Is a SOFEA architecture a silver-bullet? I doubt it as there's still a lot of unanswered questions. How does SOFEA solve i18n and validation? Is it possible to re-use server-side validation rules in the client-side architecture? Granted this is probably a client-side framework feature rather than a SOFEA concept, but I still think it deserves some thought.

I don't know if i18n is that much of an issue for most applications. Most of the gigs I've consulted on in recent years were English-only, with no plans for internationalization. Validation is often server-side too. However, I believe server-side validation is often done simply because the web framework being used did not provide good client-side validation. How does i18n work in a JavaScript application? Can you bundle i18n scripts in the Application Download and have those read on the client-side - or do you serve up a different version of the application for different locales?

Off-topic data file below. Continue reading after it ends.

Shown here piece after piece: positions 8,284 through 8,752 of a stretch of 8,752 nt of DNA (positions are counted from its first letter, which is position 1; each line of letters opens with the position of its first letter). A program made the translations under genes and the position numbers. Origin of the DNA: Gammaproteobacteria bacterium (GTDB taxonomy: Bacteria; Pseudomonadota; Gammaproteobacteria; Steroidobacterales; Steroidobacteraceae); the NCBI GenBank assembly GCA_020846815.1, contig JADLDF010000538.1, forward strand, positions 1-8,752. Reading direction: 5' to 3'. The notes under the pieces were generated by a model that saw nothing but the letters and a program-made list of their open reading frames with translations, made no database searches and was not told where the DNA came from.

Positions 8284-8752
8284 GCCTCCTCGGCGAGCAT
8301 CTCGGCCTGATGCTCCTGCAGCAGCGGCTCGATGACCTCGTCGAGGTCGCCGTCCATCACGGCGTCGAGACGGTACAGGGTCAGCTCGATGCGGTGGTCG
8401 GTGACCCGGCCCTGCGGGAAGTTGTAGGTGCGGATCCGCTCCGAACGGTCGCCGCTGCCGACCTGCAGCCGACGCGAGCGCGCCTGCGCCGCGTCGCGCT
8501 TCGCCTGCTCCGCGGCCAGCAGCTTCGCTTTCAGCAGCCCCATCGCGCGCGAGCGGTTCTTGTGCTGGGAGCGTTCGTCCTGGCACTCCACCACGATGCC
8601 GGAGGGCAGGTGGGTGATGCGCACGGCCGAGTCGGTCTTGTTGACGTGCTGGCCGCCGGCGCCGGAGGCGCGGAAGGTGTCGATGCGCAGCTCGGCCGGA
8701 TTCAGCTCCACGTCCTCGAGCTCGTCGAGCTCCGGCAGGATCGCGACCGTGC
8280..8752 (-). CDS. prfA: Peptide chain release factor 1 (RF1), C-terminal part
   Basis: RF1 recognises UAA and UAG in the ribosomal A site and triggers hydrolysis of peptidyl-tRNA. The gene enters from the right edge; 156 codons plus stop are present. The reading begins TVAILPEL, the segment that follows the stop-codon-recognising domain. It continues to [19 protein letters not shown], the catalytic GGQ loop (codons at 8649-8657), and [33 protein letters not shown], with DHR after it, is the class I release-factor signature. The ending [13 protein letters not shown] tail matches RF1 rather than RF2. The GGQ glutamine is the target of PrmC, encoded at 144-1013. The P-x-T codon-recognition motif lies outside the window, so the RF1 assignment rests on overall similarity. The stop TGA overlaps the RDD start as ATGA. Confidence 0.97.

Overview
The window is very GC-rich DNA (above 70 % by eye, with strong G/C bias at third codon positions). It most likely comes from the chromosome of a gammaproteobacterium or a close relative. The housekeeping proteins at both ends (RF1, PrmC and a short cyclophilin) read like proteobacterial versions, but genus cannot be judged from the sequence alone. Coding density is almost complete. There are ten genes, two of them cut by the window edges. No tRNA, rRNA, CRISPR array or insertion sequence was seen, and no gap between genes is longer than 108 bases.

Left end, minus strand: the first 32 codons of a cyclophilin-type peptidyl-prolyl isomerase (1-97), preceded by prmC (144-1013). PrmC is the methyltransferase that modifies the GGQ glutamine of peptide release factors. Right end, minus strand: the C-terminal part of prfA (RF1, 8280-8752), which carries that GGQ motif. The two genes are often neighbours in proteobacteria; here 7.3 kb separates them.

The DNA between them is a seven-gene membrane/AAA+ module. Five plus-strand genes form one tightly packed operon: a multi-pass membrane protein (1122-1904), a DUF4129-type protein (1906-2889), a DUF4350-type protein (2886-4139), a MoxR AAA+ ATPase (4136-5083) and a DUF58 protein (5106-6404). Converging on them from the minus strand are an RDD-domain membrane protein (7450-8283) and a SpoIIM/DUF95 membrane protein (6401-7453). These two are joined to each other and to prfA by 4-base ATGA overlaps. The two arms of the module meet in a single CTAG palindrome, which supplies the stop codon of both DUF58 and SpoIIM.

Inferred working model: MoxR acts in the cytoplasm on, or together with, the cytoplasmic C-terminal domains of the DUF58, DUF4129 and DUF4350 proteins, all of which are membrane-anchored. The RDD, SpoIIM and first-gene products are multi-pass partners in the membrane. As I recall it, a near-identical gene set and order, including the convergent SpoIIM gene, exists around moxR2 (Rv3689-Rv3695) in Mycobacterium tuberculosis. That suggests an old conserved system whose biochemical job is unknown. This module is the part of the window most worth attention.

I think the most interesting part of SOFEA is how simple the backend becomes. With Spring and Hibernate (and some type of remoting) it should be easy to develop your SOA backend. But how do you publish those services? Do you still use a web framework on top to handle validation and such, or do you just markup POJOs with @WebService annotations?

Will 2008 be the year for SOFEA applications? It's definitely possible. I'm thinking of starting a Denver SOFEA user group to discuss and promote this architecture style. If I did - would you be interested in attending?

Posted in Java at Nov 02 2007, 12:03:49 PM MDT 13 Comments
Comments:

> I believe server-side validation is often done simply because the web framework being used did not provide good client-side validation

No, server-side validation is done because you can't trust the values submitted in the incoming request.

Client-side validation is useful for users because it gives them direct feedback, but it doesn't guarantee valid data.

Posted by Martijn Dashorst on November 02, 2007 at 01:26 PM MDT #

I agree that server-side validation is a must, regardless of if you've implemented client-side validation. However, I do think it's a shame more web frameworks don't have client-side validation.